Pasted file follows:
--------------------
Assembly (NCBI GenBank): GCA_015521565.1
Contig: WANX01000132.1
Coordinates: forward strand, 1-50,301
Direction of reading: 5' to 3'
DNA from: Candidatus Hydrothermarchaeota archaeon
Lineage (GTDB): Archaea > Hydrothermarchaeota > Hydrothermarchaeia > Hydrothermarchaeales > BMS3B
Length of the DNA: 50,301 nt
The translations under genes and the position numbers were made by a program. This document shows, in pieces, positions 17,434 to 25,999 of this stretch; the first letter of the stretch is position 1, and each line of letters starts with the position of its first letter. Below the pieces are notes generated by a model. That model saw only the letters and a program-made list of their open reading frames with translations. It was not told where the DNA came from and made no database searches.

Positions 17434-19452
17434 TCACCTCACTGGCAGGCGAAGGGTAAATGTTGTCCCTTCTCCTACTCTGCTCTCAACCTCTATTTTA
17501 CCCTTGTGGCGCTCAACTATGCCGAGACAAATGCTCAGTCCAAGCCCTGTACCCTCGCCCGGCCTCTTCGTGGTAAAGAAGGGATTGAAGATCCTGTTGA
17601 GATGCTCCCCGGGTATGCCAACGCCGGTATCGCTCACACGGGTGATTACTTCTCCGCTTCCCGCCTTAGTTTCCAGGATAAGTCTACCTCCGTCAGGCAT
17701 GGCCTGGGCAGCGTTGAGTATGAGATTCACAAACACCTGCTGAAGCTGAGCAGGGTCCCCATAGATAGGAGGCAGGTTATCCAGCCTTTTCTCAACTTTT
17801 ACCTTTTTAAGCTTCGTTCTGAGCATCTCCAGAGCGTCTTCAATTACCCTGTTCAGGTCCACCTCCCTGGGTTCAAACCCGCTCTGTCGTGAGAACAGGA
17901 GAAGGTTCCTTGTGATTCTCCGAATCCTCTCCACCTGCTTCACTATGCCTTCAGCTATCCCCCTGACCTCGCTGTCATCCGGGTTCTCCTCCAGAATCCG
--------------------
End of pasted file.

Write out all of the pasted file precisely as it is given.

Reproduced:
Assembly (NCBI GenBank): GCA_015521565.1
Contig: WANX01000132.1
Coordinates: forward strand, 1-50,301
Direction of reading: 5' to 3'
DNA from: Candidatus Hydrothermarchaeota archaeon
Lineage (GTDB): Archaea > Hydrothermarchaeota > Hydrothermarchaeia > Hydrothermarchaeales > BMS3B
Length of the DNA: 50,301 nt
The translations under genes and the position numbers were made by a program. This document shows, in pieces, positions 17,434 to 25,999 of this stretch; the first letter of the stretch is position 1, and each line of letters starts with the position of its first letter. Below the pieces are notes generated by a model. That model saw only the letters and a program-made list of their open reading frames with translations. It was not told where the DNA came from and made no database searches.

Positions 17434-19452
17434 TCACCTCACTGGCAGGCGAAGGGTAAATGTTGTCCCTTCTCCTACTCTGCTCTCAACCTCTATTTTA
17501 CCCTTGTGGCGCTCAACTATGCCGAGACAAATGCTCAGTCCAAGCCCTGTACCCTCGCCCGGCCTCTTCGTGGTAAAGAAGGGATTGAAGATCCTGTTGA
17601 GATGCTCCCCGGGTATGCCAACGCCGGTATCGCTCACACGGGTGATTACTTCTCCGCTTCCCGCCTTAGTTTCCAGGATAAGTCTACCTCCGTCAGGCAT
17701 GGCCTGGGCAGCGTTGAGTATGAGATTCACAAACACCTGCTGAAGCTGAGCAGGGTCCCCATAGATAGGAGGCAGGTTATCCAGCCTTTTCTCAACTTTT
17801 ACCTTTTTAAGCTTCGTTCTGAGCATCTCCAGAGCGTCTTCAATTACCCTGTTCAGGTCCACCTCCCTGGGTTCAAACCCGCTCTGTCGTGAGAACAGGA
17901 GAAGGTTCCTTGTGATTCTCCGAATCCTCTCCACCTGCTTCACTATGCCTTCAGCTATCCCCCTGACCTCGCTGTCATCCGGGTTCTCCTCCAGAATCCG